Chaudhri, who lives in Canada, was diagnosed with advanced ovarian cancer in June last year. Picture: @DrNadiaChaudhri/Twitter
Chaudhri, who lives in Canada, was diagnosed with advanced ovarian cancer in June last year. Picture: @DrNadiaChaudhri/Twitter

Mom shares heartbreaking story of telling her young son she’s dying of cancer

By Marchelle Abrahams Time of article published May 12, 2021

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There’s no handbook for telling your child the most devastating news. No amount of Google searches or self-help books can stem the tide of grief when you know you won’t get to share the special milestones, like watching them graduate or falling in love for the first time.

For neuroscientist Dr Nadia Chaudhri, it took all her strength and self-control to tell her son that she was dying from cancer.

Chaudhri, who lives in Canada, was diagnosed with advanced ovarian cancer in June last year. For the past few months, she has been advocating for cancer patients to be on Quebec's Covid-19 vaccine priority list.

Her cancer journey has been gruelling. Chaudhri, an associate professor in the psychology department at Concordia University, went through 18 weeks of chemotherapy without a family member or friend to accompany her for support because of the no-visitor policy prompted by the pandemic, the Montreal Gazette reported.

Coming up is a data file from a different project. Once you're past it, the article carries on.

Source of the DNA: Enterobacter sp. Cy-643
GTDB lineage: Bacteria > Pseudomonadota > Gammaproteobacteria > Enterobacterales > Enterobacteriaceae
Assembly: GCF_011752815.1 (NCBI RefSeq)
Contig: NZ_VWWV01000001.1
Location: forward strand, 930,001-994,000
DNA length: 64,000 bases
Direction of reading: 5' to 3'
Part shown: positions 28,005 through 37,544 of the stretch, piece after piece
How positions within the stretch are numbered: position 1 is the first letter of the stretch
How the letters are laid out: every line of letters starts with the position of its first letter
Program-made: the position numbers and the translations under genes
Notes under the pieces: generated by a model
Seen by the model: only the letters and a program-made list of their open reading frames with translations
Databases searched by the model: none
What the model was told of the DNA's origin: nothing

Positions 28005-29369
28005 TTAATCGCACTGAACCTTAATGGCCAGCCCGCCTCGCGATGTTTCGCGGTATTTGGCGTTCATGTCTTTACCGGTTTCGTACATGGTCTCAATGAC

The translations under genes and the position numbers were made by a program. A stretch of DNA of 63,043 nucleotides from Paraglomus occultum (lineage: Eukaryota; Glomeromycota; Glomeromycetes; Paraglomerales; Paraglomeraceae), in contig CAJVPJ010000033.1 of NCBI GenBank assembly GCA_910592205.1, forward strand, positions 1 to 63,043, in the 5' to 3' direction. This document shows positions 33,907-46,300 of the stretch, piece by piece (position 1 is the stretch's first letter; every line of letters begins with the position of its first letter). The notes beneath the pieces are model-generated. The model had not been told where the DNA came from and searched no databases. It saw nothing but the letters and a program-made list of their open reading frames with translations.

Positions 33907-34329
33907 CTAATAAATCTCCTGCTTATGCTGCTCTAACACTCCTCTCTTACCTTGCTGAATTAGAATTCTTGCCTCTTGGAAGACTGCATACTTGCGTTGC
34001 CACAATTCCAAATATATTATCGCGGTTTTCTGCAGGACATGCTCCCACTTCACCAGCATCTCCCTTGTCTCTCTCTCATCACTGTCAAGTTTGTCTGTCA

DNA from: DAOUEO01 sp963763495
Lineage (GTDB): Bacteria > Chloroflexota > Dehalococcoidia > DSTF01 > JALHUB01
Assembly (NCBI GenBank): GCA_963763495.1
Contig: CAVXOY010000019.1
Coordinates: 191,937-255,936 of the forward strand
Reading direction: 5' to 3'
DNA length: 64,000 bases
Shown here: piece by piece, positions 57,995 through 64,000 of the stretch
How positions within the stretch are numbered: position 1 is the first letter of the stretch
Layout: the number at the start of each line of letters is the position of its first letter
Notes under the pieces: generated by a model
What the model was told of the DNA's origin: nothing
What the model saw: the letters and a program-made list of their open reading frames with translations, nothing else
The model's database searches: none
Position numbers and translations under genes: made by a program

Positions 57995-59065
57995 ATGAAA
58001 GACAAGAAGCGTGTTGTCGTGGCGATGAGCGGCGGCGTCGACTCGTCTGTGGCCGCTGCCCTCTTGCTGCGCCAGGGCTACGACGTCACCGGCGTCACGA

This week, she took to Twitter to share with her 25K followers that instead of prolonging the inevitable, she’s decided to tell her son that she was dying.

“Today Is the day I tell my son that I’m dying from cancer. It’s reached a point where he has to hear it from me. Let all my tears flow now so that I can be brave this afternoon. Let me howl with grief now so that I can comfort him,” she wrote.

After an outpouring of support, Chaudhri shared a picture of mom and son sharing a tender moment, saying: “Our hearts broke. We cried a lot. And then the healing began.

“My son is brave. He is bright. He will be okay. And I will watch him grow from wherever I am. Today was the hardest day of my life. Thank you for all for your love.”

Many parents drew inspiration from her post, and shared stories of their own.

“It’s so tough. We’re an ocean apart but I feel like our stories connect. My kids have been living with me Dying for more than 2 years now. It’s not easy, but has become our new normal with lots of happy everyday,” said one mom.

Another suggested making memory videos to celebrate special events in the future: “Make videos for his future special days (graduations, weddings, first job, first break up) so he’ll be able to continue to feel your love, wisdom, sympathy and pride.

“Set up an email address for him, journal to him and provide him the UN&PW during one of your videos.”

A Twitter used thanked her for her honesty after he went through the same experience with his own mother, saying: “My mother was this honest with me about her cancer when I was your son's age.

“Her honesty and courage have had a lasting effect on me and those around her.”

If you or a family member is in need of grief counselling, contact Sadag on its 24-hour helpline: 0800 456 789

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